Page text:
Emotional Dysregulation and Risky Sex Among Incarcerated Women with a History of Interpersonal Violence

Caroline Kuo, Jennifer Johnson, Rochelle K. Rosen, Wendee Wechsberg, Robyn L. Gobin, Madhavi K. Reddy, Marlanea Peabody, Caron Zlotnick

Research output: Contribution to journalArticlepeer-review


Incarcerated women, in comparison to nonincarcerated women, are at high risk for sexually transmitted infections (STIs) and many have experienced interpersonal violence. The psychological construct of emotional dysregulation—which includes heightened intensity of emotions, poor understanding of emotions, negative reactivity to emotion state, inability to control behaviors when experiencing emotional distress, and maladaptive emotion management responses—is a possible pathway to explain the link between interpersonal violence exposure and STI risk. The present study examined maladaptive emotion management responses for emotional dysregulation (i.e., avoidance and numbing, and dissociation) occurring in the context of risky sexual behavior. We collected qualitative data from 4 focus groups with a sample of n = 21 incarcerated women (aged 18+ years) from urban facilities in New England. Qualitative data were analyzed using a thematic analysis approach. Findings indicated that incarcerated women reported engaging in a variety of maladaptive responses for emotion management during sexual encounters. These maladaptive responses for emotion management appear to increase sexual risk behaviors and alter women’s ability to implement STI protective behaviors, such as sexual negotiation and condom use. Preventive interventions to reduce sexual risk behaviors should incorporate strategies to promote emotional regulation among incarcerated women with histories of interpersonal violence.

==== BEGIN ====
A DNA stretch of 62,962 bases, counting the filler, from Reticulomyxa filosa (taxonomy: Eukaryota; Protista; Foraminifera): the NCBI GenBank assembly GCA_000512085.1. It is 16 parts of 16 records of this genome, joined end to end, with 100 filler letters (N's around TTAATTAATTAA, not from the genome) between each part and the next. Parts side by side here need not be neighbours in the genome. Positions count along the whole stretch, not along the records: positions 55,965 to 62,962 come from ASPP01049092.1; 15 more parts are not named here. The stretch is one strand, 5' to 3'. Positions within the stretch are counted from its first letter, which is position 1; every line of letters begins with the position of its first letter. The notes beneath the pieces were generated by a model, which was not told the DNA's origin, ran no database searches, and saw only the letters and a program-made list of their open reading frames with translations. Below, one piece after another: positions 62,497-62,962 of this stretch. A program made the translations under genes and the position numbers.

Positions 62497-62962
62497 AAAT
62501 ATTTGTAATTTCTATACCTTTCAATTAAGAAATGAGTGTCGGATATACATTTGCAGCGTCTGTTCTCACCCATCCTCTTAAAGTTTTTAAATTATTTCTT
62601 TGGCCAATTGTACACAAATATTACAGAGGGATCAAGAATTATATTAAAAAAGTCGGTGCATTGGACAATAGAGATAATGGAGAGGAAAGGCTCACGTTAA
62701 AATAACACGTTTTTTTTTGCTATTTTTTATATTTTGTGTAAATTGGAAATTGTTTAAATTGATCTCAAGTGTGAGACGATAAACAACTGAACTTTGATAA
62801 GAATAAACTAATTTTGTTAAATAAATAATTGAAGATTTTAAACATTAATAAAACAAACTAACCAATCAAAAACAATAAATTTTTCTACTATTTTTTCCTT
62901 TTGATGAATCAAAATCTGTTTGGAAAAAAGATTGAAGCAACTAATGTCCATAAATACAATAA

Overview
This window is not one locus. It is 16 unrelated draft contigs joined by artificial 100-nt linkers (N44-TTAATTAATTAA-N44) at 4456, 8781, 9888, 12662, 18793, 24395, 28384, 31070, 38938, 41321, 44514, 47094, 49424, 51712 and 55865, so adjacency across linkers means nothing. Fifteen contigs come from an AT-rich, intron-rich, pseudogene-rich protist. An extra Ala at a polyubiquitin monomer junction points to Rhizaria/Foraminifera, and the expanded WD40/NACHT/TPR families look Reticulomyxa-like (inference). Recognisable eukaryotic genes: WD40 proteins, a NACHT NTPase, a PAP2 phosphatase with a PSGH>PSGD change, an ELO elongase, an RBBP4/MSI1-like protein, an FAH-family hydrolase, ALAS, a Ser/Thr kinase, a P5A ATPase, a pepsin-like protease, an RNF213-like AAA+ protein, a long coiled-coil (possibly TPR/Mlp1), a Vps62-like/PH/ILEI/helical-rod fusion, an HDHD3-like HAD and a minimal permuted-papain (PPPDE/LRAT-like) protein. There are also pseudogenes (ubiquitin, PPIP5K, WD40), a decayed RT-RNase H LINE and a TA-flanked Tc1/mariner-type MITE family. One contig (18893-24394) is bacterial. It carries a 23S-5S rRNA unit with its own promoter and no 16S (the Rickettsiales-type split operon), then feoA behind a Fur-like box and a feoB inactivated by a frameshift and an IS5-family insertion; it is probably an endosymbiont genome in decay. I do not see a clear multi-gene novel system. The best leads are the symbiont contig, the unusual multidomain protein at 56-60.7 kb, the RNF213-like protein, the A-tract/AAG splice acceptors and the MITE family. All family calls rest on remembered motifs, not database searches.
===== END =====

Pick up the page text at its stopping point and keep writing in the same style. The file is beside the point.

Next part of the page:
Original languageEnglish (US)
Pages (from-to)796-815
Number of pages20
JournalWomen and Health
Issue number8
StatePublished - Nov 15 2014
Externally publishedYes


  • HIV risk
  • emotional dysregulation
  • incarcerated
  • interpersonal violence
  • prison
  • women

ASJC Scopus subject areas

  • Medicine(all)


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